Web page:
Automotive Coatings Formulation

Automotive Coatings Formulation

Automotive Coatings Formulation
The automobile industry and the varnish manufacturers use a considerable expenditure to produce particularly appealing surfaces. The main focus in the painting industry is on the protection against corrosion, weathering, chemical and mechanical influences as well as obtainment of appealing surfaces. Several manufacturers specialize exclusively in automobile lacquers.

This book deals with the composition and the production of the most difficult components as well as their physical and application technology characteristics. Application technology characteristics describe the application behaviour, the task of protection and the responding appearance.

Ulrich Poth approaches the people who are entrusted with raw materials, systems and application procedures. Furthermore, Automotive Coatings Formulation is addressed to all chemists, physicists, engineers and other technically interested persons.

Table of contents
1 Introduction
2 General aspects of coatings
2.1 Composition of paints
2.1.1 Resins
2.1.2 Pigments and pigment-like substances
2.1.2.1 Colour generation
2.1.2.2 Inorganic pigments
2.1.2.3 Organic pigments
2.1.2.4 Effect substances
2.1.2.5 Functional pigments
2.1.3 Solvents and dispersing agents
2.1.4 Additives
2.2 Application form
2.2.1 Organic solutions
2.2.2 Waterborne solutions
2.2.3 Waterborne dispersions
2.2.4 Non-aqueous dispersions
2.2.5 100 % systems
2.2.6 Powder coatings
2.2 Film forming
2.2.1 Physical drying
2.3.2 Chemical film forming
2.4 Production process
2.5 Application methods
2.6 Coating systems
3 Automotive OEM coatings
3.1 History of automotive coatings
3.2 Automotive coatings as a multilayer system
3.3 Application processes for automotive coatings
3.4 Pre-treatment and primers
3.4.1 Substrates and corrosion
3.4.2 Pre-treatment
3.4.3 Advent of electro primers
3.4.4 Requirements and properties
3.4.5 Composition of cathodic electro primers
3.4.5.1 Epoxy resins
3.4.5.2 Amine modification of epoxy resins
3.4.5.3 Further modifications
3.4.5.4 Grinding resins
3.4.5.5 Crosslinkers
3.4.5.6 Pigments
3.4.5.7 Additives
3.4.5.8 Overall primer formulation
3.4.6 Application of electro primers
3.4.6.1 Deposition
3.4.6.2 Process sequence and equipment
3.4.7 Prospects for electro primers
3.4.8 Underbody seals and seam sealants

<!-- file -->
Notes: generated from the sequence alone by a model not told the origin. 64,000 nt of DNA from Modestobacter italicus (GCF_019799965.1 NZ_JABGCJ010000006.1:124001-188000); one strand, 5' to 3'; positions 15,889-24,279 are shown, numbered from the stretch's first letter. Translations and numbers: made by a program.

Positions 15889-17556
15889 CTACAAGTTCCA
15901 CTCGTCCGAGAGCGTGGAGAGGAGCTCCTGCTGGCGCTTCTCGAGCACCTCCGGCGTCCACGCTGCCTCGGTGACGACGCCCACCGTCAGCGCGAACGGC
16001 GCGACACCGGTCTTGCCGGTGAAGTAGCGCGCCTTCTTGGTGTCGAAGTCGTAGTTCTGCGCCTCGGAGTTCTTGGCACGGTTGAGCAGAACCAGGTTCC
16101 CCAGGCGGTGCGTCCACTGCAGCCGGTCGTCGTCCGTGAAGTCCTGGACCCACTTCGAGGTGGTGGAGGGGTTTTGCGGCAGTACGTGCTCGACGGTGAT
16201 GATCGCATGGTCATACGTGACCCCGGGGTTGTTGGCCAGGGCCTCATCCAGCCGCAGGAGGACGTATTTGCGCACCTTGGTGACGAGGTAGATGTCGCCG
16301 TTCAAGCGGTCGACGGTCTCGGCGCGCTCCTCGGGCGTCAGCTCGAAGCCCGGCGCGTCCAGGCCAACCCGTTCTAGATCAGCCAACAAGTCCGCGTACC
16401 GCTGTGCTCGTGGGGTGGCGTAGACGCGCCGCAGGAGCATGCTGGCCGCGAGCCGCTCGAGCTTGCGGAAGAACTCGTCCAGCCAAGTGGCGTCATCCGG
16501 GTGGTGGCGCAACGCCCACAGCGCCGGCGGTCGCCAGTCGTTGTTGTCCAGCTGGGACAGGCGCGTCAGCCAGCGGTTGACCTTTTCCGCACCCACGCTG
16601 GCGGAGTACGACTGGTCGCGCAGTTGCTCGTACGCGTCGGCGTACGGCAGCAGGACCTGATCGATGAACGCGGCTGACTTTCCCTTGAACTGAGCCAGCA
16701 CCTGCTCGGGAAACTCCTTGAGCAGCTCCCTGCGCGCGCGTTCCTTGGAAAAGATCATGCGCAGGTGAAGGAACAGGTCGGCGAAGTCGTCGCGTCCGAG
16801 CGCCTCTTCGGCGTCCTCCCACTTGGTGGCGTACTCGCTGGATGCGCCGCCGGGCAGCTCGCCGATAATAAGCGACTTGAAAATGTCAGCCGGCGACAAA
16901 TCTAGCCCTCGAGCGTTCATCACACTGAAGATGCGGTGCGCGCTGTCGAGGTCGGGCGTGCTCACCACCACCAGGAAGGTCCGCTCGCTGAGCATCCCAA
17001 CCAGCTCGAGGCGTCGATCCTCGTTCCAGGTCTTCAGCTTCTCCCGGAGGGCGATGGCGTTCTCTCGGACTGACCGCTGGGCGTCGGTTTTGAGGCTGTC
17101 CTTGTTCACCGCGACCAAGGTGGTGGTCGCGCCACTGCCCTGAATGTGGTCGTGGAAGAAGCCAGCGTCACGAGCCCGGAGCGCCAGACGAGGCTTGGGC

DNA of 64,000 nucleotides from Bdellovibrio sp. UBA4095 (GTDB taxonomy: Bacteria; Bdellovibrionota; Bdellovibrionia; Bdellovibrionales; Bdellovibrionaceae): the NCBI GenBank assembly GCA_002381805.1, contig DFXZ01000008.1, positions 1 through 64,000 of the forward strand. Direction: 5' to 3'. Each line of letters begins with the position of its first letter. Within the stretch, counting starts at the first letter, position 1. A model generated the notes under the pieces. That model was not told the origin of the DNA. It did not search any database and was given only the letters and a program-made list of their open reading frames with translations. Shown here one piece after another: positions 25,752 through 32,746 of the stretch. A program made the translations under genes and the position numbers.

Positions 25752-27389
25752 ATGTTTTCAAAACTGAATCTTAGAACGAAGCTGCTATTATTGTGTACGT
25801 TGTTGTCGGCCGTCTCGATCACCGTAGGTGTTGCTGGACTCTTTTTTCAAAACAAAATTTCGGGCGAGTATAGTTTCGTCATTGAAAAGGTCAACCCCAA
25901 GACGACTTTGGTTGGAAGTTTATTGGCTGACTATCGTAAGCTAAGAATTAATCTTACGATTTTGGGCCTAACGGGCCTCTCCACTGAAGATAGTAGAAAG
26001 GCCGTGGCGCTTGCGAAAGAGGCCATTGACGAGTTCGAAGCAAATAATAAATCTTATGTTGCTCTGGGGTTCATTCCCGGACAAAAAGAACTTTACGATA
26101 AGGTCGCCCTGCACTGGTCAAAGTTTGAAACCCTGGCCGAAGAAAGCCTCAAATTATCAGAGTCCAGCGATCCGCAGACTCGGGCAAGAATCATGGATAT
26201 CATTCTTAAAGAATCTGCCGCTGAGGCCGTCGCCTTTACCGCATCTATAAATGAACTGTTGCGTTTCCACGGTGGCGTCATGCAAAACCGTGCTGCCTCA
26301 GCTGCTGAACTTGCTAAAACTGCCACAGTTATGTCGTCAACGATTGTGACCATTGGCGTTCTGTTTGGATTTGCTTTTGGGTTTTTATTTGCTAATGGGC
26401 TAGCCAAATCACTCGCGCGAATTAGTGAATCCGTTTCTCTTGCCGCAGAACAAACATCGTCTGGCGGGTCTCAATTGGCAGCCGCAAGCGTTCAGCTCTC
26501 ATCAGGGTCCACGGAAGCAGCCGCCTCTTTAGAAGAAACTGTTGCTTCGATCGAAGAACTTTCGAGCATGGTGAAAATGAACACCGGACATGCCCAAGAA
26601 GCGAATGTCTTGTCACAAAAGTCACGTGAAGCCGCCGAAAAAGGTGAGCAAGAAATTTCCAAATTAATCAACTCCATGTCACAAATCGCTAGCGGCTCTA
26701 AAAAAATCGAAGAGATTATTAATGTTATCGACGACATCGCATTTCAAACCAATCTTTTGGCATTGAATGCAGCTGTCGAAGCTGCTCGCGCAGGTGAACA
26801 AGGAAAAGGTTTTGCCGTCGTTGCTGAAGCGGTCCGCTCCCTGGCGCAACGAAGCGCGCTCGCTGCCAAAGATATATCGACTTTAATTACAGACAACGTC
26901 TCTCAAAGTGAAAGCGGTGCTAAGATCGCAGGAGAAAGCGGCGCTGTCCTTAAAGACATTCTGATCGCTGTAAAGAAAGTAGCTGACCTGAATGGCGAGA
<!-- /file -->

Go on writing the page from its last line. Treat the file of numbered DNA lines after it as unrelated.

3.4.8.1 Underbody seals
3.4.8.2 Seam sealing
3.5 Primer surfacers
3.5.1 Development of primer surfacers
3.5.2 Requirements and properties
3.5.3 Composition of solvent-borne primer surfacers
3.5.3.1 Saturated polyesters
3.5.3.2 Amino resins
3.5.3.3 Blocked polyisocyanates
3.5.3.4 Pigments for primer surfacers
3.5.3.5 Solvents
3.5.3.6 Additives
3.5.3.7 Formulations
3.5.4 Application
3.5.5 High-solid primer surfacers
3.5.6 Waterborne primer surfacers
3.5.6.1 Resins for waterborne primer surfacers
3.5.6.2 Formulations for waterborne primer surfacers
3.5.7 Powder primer surfacers
3.5.7.1 Resins for powder primer surfacers
3.5.7.2 Formulation and production of powder primer surfacers
3.5.7.3 Application
3.6 Topcoats
3.6.1 Development of topcoats for automotive coatings
3.6.2 Requirements on topcoats
3.6.2.1 Application behaviour
3.6.2.3 Resistance properties
3.6.3 Composition of OEM topcoats
3.6.3.1 Alkyd resins
3.6.3.2 Melamine resins
3.6.3.3 Other resins
3.6.3.4 Inorganic pigments
3.6.3.5 Organic pigments
3.6.3.6 Pigmentation of topcoats
3.6.3.8 Additives
3.6.4 Application
3.6.5 Topcoats with reduced VOC emissions
3.7 Basecoats
3.7.1 Development of basecoats
3.7.2 Demands on conventional basecoats
3.7.2.1 Conferring effects
3.7.2.2 Application behaviour
3.7.2.3 Resistance
3.7.3 Composition of solvent-borne basecoats
3.7.3.1 Cellulose acetobutyrate
3.7.3.2 Polyesters
3.7.3.3 Amino resins
3.7.3.4 Rheological additives
3.7.3.5 Effect substances
3.7.3.6 Coloured pigments
3.7.3.7 Solvents
3.7.3.8 Other additives
3.7.3.9 Formulation example
3.7.4 Basecoats with increased application solids
3.7.5 Waterborne basecoats
3.7.5.1 Resins for waterborne basecoats
3.7.5.2 Rheological additives
3.7.5.3 Pigments and effect substances
3.7.5.4 Cosolvents and additives
3.7.5.5 Formulation example and application
3.7.6 Solid colour waterborne basecoats
3.7.7 Alternatives
3.8 Clearcoats
3.8.1 Development of clearcoats
3.8.2 Requirements on automotive OEM clearcoats
3.8.2.1 Application behaviour and surface of clearcoats
3.8.2.2 Weathering resistance
3.8.2.3 Chemical resistance
3.8.2.4 Mechanical resistance
3.8.2.5 Scratch resistance
3.8.2.6 Windscreen bonding
3.8.2.7 Protection in transport
3.8.3 Composition of clearcoats
3.8.3.1 Acrylic resins
3.8.3.2 Polyesters
3.8.3.3 Amino resins
3.8.3.4 Polyisocyanates
3.8.3.5 Blocked polyisocyanates
3.8.3.6 Solvents
3.8.3.7 Levelling agents
3.8.3.8 Light stabilisers
3.8.3.9 Rheological additives
3.8.3.10 Formulation example
3.8.3.11 Nanoparticles for clearcoats
3.8.3.12 Lotus effect
3.8.3.13 Sealers for clearcoats
3.8.4 Application
3.8.5 Clearcoat with increased solid contents
3.8.6 Waterborne clearcoats
3.8.7 Powder clearcoats
3.8.8 UV clearcoats
3.9 Reductions in solvent emissions
4 Repair coatings
4.1 Surfaces and treatments
4.2 Primers
4.3 Primer surfacers
4.4 Putties
4.5 Topcoats
4.6 Basecoats
4.7 Clearcoats
5 Plastic coatings for automobiles
5.1 Coatings for interior parts
5.2 Coatings for attached parts
6 Coatings for heavy loader
7 Alternatives and outlook
Literature
Acknowledgements

Automotive Coatings Formulation - Ulrich Poth



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